One of the UK’s largest trade unions has launched a stinging attack on British Airways and its decision to unexpectedly close an international cabin crew base in Hong Kong. Unite the union called the airline’s decision, which was made under the auspices of unspecified commercial reasons, “callous and outrageous”.
A couple of days ago, we reported the news that Hong Kong-based crew at the UK flag carrier had been called in by airline management with little notice for one-on-one meetings. The cabin crew, who number 89 in total, were told the base was to be closed with immediate effect – they would be made immediately redundant and only receive seven days worth of severance pay.
It’s now emerged the crew were told to accept immediate termination in order to receive severance pay or be let go without any compensation whatsoever. The staff were handed letters which demanded they immediately hand over their uniforms and ID passes.
In recent years, British Airways has closed a number of other international cabin crew bases, including Singapore but insiders claim the way this closure has been handled is very different, with no consultation and no opportunity to redeploy affected staff. Critics have blamed Hong Kong’s business-friendly employment laws which the crew operated under.
“The actions of British Airways are both callous and outrageous,” commented Unite the Union’s national officer for air transport Oliver Richardson.
“Even if BA’s actions are legal under Hong Kong law they break all moral codes of human and workplace dignity. BA must revoke this decision and enter into full negotiations with BAHKCCA (the union which represents BA crew in Hong Kong) to develop a proper procedure to ensure that workers are treated fairly and with respect.”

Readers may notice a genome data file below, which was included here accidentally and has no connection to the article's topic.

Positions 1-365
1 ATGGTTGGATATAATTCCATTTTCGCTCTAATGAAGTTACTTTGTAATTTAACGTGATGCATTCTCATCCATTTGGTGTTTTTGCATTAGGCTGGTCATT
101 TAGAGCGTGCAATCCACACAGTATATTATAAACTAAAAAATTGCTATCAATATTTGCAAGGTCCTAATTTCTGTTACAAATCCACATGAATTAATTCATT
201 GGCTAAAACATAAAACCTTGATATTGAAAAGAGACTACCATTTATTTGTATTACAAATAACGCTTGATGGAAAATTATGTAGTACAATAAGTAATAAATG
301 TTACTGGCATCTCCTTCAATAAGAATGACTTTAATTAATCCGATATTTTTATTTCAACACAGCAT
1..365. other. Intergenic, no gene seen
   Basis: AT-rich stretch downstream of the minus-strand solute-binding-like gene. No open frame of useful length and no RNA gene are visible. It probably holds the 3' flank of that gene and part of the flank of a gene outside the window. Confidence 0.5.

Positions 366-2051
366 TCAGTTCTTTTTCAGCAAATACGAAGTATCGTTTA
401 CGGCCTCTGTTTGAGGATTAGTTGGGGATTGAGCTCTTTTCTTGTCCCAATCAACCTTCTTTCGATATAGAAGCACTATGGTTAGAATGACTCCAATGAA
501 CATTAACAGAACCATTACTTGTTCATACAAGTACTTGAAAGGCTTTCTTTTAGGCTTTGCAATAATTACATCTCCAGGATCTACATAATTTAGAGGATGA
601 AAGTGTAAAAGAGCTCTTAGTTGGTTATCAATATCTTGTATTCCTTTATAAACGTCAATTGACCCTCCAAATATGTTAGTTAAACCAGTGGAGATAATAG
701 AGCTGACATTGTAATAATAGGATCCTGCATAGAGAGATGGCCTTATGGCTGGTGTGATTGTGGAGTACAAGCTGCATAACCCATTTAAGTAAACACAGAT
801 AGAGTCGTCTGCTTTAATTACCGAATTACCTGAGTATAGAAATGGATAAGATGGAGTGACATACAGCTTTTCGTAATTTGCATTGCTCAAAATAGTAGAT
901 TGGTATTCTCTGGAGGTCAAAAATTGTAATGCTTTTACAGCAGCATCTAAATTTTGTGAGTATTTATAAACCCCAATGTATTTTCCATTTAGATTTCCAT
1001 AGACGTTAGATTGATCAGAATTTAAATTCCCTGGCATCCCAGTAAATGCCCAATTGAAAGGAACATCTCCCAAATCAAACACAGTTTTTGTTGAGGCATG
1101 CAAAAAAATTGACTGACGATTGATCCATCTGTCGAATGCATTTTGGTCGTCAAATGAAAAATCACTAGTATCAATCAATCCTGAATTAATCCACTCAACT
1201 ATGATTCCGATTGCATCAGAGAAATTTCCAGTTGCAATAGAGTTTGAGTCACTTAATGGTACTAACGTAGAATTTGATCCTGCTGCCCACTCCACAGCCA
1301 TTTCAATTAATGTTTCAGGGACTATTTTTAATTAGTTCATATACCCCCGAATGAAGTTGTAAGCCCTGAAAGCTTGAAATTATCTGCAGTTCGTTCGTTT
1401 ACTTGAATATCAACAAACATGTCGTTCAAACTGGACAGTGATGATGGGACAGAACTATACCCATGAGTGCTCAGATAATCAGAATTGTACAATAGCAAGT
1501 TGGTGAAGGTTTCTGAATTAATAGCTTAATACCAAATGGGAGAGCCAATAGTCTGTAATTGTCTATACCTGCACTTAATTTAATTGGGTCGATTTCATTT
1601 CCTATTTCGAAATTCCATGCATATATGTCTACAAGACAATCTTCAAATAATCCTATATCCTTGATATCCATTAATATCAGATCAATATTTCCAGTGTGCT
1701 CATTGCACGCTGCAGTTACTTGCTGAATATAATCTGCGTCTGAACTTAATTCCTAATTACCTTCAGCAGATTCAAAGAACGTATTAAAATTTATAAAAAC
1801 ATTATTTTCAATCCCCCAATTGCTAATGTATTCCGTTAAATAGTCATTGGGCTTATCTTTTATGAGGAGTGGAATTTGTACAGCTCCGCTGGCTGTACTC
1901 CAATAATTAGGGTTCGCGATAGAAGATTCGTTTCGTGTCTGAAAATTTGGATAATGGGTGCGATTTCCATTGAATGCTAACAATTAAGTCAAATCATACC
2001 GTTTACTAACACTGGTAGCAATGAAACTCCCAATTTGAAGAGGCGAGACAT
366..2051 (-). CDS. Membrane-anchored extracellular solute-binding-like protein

The union is hoping that British Airways will reverse its decision or at the very least investigate whether affected staff can be redeployed to other parts of the business.
“If BA refuses to change course then it deserves the full and total condemnation of the international community which will further tarnish its brand and worldwide standing,” Richarson said – although it was unclear whether the union for UK-based had any options for redress if the airline didn’t change tact.
Analysts suggest the airline’s poor performance on its London and Hong Kong service was the main reason why British Airways chose to shutter the cabin crew base so suddenly. The airline has operated the route for 82-years but has struggled in recent times against fierce competition from the likes of the territory’s homegrown airline, Cathay Pacific and Persian Gulf heavyweights.
In a statement, British Airways said it was committed to serving Hong Kong and expected passengers to receive a high standard of service despite the loss of local staff.